Words vs. Silence. When speaking to a North American, you know the words will win. We just can’t stand silence. It’s unthinkable to enter an elevator without acknowledging the others’ presence with a little small talk. In 1976 anthropologist Edward T. Hall put a name to this familiar face and dubbed it a low-context culture.
In a nutshell, the difference between a high or low context culture is that the latter relies on words to communicate whereas the former leans on the cultural understanding that is shared between the speakers. Fewer words are necessary in a high-context culture (Spanish for example) as the literal meaning of each word is less important than the context.
We anglos don’t, however, always know what to say. Whereas a person from a high-context culture might look up to the ceiling while contemplating their answer (something that, by the way, makes North Americans very nervous), an American, Canadian, British, Australian or New Zealander will fill the gap with what we call crutches.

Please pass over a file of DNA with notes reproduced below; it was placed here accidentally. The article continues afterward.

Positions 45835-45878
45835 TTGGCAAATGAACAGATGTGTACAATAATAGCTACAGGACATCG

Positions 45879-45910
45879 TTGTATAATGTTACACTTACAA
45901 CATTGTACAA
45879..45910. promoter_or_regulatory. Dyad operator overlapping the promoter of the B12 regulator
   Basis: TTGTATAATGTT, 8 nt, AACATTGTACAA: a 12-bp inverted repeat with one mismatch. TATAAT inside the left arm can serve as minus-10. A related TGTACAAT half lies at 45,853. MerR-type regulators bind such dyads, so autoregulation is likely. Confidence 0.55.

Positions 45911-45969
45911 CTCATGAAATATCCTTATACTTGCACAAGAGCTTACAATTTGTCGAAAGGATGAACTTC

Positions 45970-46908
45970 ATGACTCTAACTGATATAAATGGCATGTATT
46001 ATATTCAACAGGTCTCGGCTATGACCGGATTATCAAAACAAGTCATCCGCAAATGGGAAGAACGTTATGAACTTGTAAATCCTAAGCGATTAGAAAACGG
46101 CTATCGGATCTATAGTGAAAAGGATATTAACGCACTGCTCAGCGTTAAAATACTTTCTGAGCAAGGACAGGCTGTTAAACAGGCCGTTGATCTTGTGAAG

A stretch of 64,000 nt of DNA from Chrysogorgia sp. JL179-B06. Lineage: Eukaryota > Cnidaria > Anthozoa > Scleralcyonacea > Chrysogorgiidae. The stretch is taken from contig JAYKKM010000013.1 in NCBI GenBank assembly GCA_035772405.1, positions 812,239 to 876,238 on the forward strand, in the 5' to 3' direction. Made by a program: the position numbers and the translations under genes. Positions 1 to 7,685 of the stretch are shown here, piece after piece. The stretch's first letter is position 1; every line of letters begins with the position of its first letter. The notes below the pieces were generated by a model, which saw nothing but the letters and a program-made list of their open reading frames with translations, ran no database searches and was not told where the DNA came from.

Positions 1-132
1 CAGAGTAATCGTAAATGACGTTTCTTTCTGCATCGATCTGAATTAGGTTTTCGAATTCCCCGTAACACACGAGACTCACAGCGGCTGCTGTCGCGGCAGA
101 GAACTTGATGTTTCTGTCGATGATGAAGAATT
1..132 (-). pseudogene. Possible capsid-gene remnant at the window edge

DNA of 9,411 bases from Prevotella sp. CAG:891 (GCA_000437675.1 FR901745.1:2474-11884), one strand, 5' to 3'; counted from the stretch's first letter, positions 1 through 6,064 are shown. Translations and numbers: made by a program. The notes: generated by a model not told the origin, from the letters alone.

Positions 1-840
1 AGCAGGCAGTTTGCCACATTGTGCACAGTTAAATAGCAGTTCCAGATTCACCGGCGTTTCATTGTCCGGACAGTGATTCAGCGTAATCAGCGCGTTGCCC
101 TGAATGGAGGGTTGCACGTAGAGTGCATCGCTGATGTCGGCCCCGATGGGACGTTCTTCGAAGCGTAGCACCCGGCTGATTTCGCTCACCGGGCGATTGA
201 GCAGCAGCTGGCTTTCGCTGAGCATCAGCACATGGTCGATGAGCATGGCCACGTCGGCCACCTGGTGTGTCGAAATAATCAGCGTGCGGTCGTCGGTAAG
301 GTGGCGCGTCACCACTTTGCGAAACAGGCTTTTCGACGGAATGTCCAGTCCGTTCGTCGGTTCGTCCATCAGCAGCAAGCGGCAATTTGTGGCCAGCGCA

“I was like, talking to him when he like, all of a sudden told me he was like, being promoted to CFO.”
“I literally called him a thousand times today.”
“So basically, we’re in this for the long haul.”
Crutch words don’t often add meaning to your message and sometimes even subtract veracity from our statement as in literally. If the above example were true, the speaker would have spent over 8 hours on the phone calling one person repeatedly.
I suggest you do not attempt to pick up these tics. Like is considered especially lazy and quite inappropriate in an adult’s speech. I do however invite you to investigate more crutch words that native speakers use and how to interpret them. It’s important because basically, we use them a lot.